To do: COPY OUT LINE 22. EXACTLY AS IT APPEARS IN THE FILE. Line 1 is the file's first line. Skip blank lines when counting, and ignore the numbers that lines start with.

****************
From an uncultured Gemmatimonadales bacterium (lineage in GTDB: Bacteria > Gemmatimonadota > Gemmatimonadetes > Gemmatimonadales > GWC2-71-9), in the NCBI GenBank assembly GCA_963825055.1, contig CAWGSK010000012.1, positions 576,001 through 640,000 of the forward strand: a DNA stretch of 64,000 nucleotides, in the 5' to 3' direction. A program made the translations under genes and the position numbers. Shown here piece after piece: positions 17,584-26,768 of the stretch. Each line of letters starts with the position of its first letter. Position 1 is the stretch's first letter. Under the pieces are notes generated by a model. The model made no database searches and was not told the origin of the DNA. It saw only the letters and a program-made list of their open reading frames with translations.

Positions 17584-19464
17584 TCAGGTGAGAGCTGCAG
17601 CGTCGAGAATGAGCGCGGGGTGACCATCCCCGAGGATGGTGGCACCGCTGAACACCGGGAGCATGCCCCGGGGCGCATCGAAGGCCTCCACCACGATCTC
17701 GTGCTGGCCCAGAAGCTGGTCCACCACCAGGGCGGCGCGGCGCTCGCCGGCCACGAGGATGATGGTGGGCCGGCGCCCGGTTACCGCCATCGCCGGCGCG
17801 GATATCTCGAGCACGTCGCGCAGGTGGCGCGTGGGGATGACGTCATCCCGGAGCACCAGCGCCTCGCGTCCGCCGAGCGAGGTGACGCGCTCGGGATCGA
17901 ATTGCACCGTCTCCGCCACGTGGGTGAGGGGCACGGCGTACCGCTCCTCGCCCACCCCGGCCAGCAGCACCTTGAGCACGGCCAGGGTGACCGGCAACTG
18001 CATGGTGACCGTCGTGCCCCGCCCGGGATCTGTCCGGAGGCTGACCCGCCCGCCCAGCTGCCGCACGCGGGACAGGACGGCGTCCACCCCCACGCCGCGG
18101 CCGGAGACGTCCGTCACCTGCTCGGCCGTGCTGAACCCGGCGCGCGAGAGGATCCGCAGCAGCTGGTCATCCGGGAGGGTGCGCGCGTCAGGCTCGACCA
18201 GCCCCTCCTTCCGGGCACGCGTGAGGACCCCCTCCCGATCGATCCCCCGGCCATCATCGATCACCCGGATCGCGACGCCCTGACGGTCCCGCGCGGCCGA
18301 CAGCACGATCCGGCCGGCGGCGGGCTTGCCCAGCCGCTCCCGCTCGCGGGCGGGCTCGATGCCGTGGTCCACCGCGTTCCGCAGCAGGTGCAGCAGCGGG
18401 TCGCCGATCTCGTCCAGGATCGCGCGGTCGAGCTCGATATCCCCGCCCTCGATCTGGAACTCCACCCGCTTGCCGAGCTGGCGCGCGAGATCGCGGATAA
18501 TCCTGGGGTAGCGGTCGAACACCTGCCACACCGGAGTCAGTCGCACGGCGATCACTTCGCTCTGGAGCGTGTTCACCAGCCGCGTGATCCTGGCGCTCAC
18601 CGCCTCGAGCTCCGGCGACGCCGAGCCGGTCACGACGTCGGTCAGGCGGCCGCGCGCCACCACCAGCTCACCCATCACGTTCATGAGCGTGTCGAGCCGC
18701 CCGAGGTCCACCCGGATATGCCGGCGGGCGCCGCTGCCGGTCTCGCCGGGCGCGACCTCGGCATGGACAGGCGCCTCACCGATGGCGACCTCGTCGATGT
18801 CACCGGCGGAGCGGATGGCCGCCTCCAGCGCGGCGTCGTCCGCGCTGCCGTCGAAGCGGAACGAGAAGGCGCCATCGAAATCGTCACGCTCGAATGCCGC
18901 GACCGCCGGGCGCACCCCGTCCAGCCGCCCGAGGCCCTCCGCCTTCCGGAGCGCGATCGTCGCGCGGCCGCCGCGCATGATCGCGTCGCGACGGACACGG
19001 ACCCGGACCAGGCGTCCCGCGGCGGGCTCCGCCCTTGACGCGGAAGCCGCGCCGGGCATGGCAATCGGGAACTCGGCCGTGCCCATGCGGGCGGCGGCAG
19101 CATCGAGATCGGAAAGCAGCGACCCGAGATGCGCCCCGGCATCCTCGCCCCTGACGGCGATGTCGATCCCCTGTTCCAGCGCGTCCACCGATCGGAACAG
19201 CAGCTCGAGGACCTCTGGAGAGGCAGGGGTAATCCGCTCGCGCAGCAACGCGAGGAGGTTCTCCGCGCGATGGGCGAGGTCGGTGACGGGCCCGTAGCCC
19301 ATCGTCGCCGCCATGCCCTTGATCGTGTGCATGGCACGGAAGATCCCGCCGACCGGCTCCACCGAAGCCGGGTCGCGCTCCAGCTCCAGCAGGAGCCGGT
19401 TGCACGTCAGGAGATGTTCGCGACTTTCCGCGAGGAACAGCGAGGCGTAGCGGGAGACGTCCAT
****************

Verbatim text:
19401 TGCACGTCAGGAGATGTTCGCGACTTTCCGCGAGGAACAGCGAGGCGTAGCGGGAGACGTCCAT